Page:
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D

David Segall

Chris Uppal said:
It's open source, yes. It's even Open Source. But it is /not/ freely
redistributable -- and that is the whole point of this conversation, since the
OP will be distributing the DBMS with the application.
The MySQL Database Server Community Edition comes with a GNU Public
License. Apart from some simple conditions such as the obligation to
provide the source code on request is there anything that prevents the
OP from distributing the DBMS with the application?
 
C

Chris Uppal

David said:
The MySQL Database Server Community Edition comes with a GNU Public
License. Apart from some simple conditions such as the obligation to
provide the source code on request is there anything that prevents the
OP from distributing the DBMS with the application?

You mean other than the requirement to GPL (or similar) the whole application ?

-- chris
 
D

David Segall

Chris Uppal said:
You mean other than the requirement to GPL (or similar) the whole application ?
There is no requirement to GPL an application because it makes use of
a separate GPL application. If there was Oracle would be GPL because
it runs on Linux. Even Microsoft would be in trouble for using
applications that are licensed under the GPL
<http://www.microsoft.com/technet/interopmigration/unix/sfu/default.mspx>.
Microsoft is obliged to, and does, provide a copy of the license and
offer to provide the source code. As far as I am aware that is all the
OP needs to do if he wants to use a Gnu Public Licensed database.
 
S

Simon Brooke

Chris Uppal said:
You mean other than the requirement to GPL (or similar) the whole
application ?

And the problem with that is? It's the licence I use for all the products I
ship to clients.
 
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D

Daniel Dyer

And the problem with that is? It's the licence I use for all the
products I
ship to clients.

The problem is if you are intending to sell the same code to different
people. Once you have given one client the source code they are free to
do whatever they like with it, including give it away free to people who
would otherwise have paid you for it. The FSF would argue that this is a
good thing, but if you want to make repeat revenues you are not protected
from the actions of your clients. This means a model like Microsoft uses
for Office or Adobe uses for Photoshop would not work using the GPL as the
licence. You can't cover your costs by charging several customers a small
amount because somebody will scupper you by giving your work away for free.

Dan.
 
?

=?ISO-8859-1?Q?Arne_Vajh=F8j?=

Thomas said:
That does not appear to be in agreement with the claims of MySQL AB.

http://www.mysql.com/company/legal/licensing/commercial-license.html

I think MySQL has been intentionally FUD'ing a bit in this
area.

I belive that the common interpretation is:
- if you you ship MySQL code with your code you need to
either be GPL/FOSS or pay for a commercial license
- if you don't ship any MySQL code then they can not
claim any GPL issues at all

This is not what MySQL say in the above link.

"If you develop and distribute a commercial application and as part of
utilizing your application, the end-user must download a copy of MySQL;
for each derivative work, you (or, in some cases, your end-user) need a
commercial license for the MySQL server and/or MySQL client libraries."

But as I understand the GPL license then it is strictly about
distribution. If you don't distribute any GPL software, then
GPL does not apply to you.

If the MySQL interpretation above was correct, then any software
for Linux would be be GPL'ed. It is rather obvious that a
Linux binary requires the user to install Linux.

That is what I call common sense. Ask a lawyer for a true legal
evaluation. I can not guarantee that the license law will follow what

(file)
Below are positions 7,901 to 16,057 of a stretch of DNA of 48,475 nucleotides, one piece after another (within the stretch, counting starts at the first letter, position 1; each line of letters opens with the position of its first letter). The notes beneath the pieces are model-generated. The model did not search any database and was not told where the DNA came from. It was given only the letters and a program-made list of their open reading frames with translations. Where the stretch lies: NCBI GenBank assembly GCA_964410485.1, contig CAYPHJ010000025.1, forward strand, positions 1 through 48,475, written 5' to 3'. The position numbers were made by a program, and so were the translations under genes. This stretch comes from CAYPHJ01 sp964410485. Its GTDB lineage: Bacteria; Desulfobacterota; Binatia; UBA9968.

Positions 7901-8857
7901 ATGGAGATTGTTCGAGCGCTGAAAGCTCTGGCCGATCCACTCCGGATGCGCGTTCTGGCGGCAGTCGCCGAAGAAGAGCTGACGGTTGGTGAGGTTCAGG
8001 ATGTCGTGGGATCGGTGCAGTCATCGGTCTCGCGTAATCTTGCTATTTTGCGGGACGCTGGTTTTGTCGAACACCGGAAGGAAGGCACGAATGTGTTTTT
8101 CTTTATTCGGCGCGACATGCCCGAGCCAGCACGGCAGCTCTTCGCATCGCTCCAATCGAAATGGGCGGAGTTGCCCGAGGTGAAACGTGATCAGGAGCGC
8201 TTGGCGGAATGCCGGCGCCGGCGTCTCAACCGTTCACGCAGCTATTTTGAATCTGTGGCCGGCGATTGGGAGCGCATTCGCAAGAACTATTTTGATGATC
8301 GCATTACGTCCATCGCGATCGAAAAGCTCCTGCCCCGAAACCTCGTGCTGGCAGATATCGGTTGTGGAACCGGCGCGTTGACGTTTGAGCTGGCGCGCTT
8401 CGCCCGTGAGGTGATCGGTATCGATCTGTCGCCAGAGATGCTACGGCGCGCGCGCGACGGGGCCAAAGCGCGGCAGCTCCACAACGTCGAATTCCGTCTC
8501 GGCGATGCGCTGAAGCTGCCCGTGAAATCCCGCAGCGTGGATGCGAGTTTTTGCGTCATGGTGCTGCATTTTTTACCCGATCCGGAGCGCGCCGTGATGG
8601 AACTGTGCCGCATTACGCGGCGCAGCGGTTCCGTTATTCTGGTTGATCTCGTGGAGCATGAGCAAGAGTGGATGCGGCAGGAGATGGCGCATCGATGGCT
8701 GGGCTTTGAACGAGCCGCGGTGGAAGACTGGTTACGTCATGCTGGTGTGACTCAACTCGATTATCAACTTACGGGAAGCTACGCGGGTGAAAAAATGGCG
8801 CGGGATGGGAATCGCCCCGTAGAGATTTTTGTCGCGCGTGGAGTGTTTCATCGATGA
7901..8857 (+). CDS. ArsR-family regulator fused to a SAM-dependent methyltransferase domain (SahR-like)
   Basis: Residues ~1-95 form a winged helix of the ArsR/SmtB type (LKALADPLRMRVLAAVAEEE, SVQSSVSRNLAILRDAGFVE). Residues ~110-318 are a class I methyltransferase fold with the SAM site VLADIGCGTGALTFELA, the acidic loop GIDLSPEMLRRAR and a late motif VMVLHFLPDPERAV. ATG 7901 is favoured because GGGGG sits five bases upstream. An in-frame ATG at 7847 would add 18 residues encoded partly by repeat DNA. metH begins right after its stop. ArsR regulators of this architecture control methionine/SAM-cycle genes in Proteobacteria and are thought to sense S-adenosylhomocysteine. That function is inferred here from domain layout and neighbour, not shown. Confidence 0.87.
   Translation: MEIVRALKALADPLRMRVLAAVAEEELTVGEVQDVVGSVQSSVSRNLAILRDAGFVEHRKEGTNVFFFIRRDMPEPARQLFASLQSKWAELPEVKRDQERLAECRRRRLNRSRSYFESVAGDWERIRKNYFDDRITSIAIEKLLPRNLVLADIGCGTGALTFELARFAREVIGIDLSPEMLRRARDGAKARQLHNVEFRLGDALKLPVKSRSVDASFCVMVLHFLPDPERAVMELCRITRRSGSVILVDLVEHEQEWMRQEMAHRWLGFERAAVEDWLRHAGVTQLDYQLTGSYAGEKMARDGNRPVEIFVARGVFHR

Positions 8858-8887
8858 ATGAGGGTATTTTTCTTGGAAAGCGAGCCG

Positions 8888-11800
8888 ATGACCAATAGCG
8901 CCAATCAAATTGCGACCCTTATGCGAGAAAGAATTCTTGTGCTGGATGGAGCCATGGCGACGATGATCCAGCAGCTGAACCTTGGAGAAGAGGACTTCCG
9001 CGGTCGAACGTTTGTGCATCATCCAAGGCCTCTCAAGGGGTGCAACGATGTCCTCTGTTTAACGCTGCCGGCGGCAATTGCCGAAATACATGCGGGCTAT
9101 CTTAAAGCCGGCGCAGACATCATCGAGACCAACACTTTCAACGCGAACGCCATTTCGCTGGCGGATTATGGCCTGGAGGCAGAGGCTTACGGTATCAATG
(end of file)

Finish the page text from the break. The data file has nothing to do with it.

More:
I consider common sense.

Arne
 
D

Daniel Dyer

I think MySQL has been intentionally FUD'ing a bit in this
area.

I belive that the common interpretation is:
- if you you ship MySQL code with your code you need to
either be GPL/FOSS or pay for a commercial license
- if you don't ship any MySQL code then they can not
claim any GPL issues at all

This is not what MySQL say in the above link.

"If you develop and distribute a commercial application and as part of
utilizing your application, the end-user must download a copy of MySQL;
for each derivative work, you (or, in some cases, your end-user) need a
commercial license for the MySQL server and/or MySQL client libraries."

But as I understand the GPL license then it is strictly about
distribution. If you don't distribute any GPL software, then
GPL does not apply to you.

If the MySQL interpretation above was correct, then any software
for Linux would be be GPL'ed. It is rather obvious that a
Linux binary requires the user to install Linux.

The licence terms are mostly dependent on the definition of "linking". If
your application links with MySQL code then it is required to be made
available under the same terms. The important libraries for linking with
on Linux, such as glibc, are licensed under the LGPL rather than the GPL.

You are right though, it is in MySQL's interest to promote a very broad
definition of "linking". The MySQL JDBC connector used to be available
under the LGPL but was changed to GPL a few years ago, presumably so that
they could sell more commercial licences.

Beyond not distributing MySQL (and, more importantly, the JDBC driver)
with your application, to be extra safe you should probably also ensure
that your code makes no reference to anything MySQL-related (including
JDBC URLs and driver strings). If your application uses the standard JDBC
API, and will work with other RDBMS options, then if one of your users
downloads MySQL and its JDBC driver and configures your app to use it, I
can't see how you can be held responsible for "linking". Anything less
clearly separated is a grey area.

Easiest solution: use PostgreSQL and avoid the hassle. Oracle Express
Edition (or the equivalent free version of SQL Server or DB2) might also
be sufficient but it is a bit heavyweight.

Dan.
 
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R

Robert M. Gary

Chris said:
It's open source, yes. It's even Open Source. But it is /not/ freely
redistributable -- and that is the whole point of this conversation, since the
OP will be distributing the DBMS with the application.

Even when something has a clear GPL license we always send it all the
way through legal.

-Robert